A self-taught photographer and a graduate of the École des Arts Décoratifs in Paris, Madeleine de Sinéty spent forty years observing the daily lives of inhabitants of rural regions around the world. In the early 1970s she fell under the spell of a small village in Brittany that brought back memories of her childhood in the countryside. Located about 40 miles from Rennes, and home to 500 inhabitants, Poilley consists of stone masonry houses centered around a granite bell tower, with about twenty farms scattered around the village.
Time seems to have stopped there. On a whim, between 1972 and 1981 Madeleine de Sinéty made the village her home. Very quickly, she befriended several families, tirelessly photographing their work and daily goings-on. From time to time, she would invite everyone to a slide show. Pews were transported from the church and set up on the clay floor of the village hall to make room for everyone gathered to view, amid shouting and laughter, their own lives and daily work, astonished to find them so beautiful.
In 1981, de Sinéty left Poilley to live in the United States with her American husband, Daniel Behrman, whom she had married in 1978. They lived in California before moving to Maine, where she as part of the Maine Photo Workshop, alongside famous photographers such as Mary Ellen Mark, Lucien Clergue, and Arnold Newman, all the while pursuing personal projects. Mary Ellen Mark, one of Madeleine de Sinéty’s mentors, shortly before her death wrote the introduction to the catalogue accompanying the 2011 Portland Museum of Art exhibition of de Sinéty’s images of rural Africa, Europe, and America.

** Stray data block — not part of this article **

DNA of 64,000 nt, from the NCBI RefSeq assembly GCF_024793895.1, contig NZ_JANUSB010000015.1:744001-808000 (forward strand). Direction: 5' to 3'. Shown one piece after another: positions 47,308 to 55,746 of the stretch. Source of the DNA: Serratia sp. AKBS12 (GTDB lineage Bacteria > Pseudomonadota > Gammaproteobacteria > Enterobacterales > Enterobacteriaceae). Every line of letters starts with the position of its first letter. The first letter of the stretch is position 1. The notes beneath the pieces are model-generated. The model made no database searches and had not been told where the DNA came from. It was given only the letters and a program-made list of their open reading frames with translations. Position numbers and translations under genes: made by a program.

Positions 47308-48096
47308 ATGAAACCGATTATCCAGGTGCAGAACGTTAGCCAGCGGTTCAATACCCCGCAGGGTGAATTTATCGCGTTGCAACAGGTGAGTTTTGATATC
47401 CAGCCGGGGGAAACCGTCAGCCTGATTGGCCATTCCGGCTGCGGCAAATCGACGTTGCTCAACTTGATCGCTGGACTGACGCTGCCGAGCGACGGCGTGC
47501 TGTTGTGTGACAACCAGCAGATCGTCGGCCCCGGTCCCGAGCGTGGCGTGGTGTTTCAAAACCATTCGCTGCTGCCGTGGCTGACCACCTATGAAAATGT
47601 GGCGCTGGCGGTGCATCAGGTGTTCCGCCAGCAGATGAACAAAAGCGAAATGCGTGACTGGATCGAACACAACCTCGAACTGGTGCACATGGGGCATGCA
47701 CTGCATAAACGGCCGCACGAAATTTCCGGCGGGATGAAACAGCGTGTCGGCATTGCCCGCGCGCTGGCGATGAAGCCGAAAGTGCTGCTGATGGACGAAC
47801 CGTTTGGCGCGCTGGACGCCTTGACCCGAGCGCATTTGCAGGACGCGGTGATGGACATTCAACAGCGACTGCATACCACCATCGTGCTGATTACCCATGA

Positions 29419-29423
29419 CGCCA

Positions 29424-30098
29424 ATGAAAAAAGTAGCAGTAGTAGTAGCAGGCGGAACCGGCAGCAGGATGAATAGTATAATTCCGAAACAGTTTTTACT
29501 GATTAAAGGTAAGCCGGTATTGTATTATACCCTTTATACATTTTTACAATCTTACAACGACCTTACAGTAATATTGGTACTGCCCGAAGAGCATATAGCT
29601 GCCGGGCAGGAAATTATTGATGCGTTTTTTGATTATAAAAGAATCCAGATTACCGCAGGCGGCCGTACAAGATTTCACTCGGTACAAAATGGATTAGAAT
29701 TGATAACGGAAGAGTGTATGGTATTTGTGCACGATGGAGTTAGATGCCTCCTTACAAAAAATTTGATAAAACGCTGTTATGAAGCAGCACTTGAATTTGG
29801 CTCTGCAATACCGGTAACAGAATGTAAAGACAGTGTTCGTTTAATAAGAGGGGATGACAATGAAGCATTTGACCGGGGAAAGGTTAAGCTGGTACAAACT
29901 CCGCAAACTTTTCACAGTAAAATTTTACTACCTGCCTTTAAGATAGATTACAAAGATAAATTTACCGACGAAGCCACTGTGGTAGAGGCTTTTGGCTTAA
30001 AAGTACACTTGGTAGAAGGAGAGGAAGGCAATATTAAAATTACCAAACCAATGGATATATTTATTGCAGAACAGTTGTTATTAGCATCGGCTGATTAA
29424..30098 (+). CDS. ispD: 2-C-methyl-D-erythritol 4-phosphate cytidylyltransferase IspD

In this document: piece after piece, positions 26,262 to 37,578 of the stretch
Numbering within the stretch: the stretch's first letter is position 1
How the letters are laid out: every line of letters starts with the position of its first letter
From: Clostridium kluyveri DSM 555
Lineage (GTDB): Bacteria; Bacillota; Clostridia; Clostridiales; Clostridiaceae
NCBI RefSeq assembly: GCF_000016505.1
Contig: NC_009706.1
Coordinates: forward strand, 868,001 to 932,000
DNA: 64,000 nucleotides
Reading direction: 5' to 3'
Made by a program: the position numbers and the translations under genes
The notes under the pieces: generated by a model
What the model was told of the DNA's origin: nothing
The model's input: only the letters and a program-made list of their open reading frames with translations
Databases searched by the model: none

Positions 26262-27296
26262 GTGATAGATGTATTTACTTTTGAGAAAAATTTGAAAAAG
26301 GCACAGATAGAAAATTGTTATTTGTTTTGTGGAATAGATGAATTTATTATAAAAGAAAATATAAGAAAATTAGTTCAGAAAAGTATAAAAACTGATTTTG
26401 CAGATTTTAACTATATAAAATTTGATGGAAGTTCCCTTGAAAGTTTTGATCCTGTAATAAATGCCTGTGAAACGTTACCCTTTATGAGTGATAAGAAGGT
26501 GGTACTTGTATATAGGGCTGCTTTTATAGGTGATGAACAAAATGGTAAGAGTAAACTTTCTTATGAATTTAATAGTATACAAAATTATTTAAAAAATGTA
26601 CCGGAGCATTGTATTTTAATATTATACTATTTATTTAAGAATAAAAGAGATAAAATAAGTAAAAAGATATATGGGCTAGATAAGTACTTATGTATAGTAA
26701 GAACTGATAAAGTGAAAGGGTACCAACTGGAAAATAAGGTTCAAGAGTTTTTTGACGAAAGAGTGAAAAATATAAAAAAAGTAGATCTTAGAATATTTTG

A fruit of patient observation and close relationship with her rural subject, the photographic archive of the Breton village, its residents, and the epoch, assembled by de Sinéty, is one of a kind. She tenderly portrays an old-fashioned France, a village, a community, with its rituals and its ceremonies: a village festival, a soccer game in the mud, apple picking, a math class, pig butchering.
Madeleine de Sinéty produced 33,280 color slides and 23,076 black-and-white negatives, as well as several hundred diary pages. One can see the intimate and familiar quality of the relationships with the people she photographed and the rich and diverse encounters she made in Poilley.
De Sinéty died in 2011, before she could organize her own archive. The GwinZegal Art Centre in Guingamp had to proceed without her, and collaborated with her son, Peter, on arranging her images to pay tribute to her work. Her oeuvre is neither that of a photographer fulfilling a commission nor that of an anthropologist, but rather that of an artist simply sharing the life of a tightly knit community, a rural microcosm inching toward modernity.
Madeleine de Sinéty, Un village
September 18, 2020 to January 17, 2021
Centre d’art GwinZegal
4 Rue Auguste Pavie
Book published by Éditions GwinZegal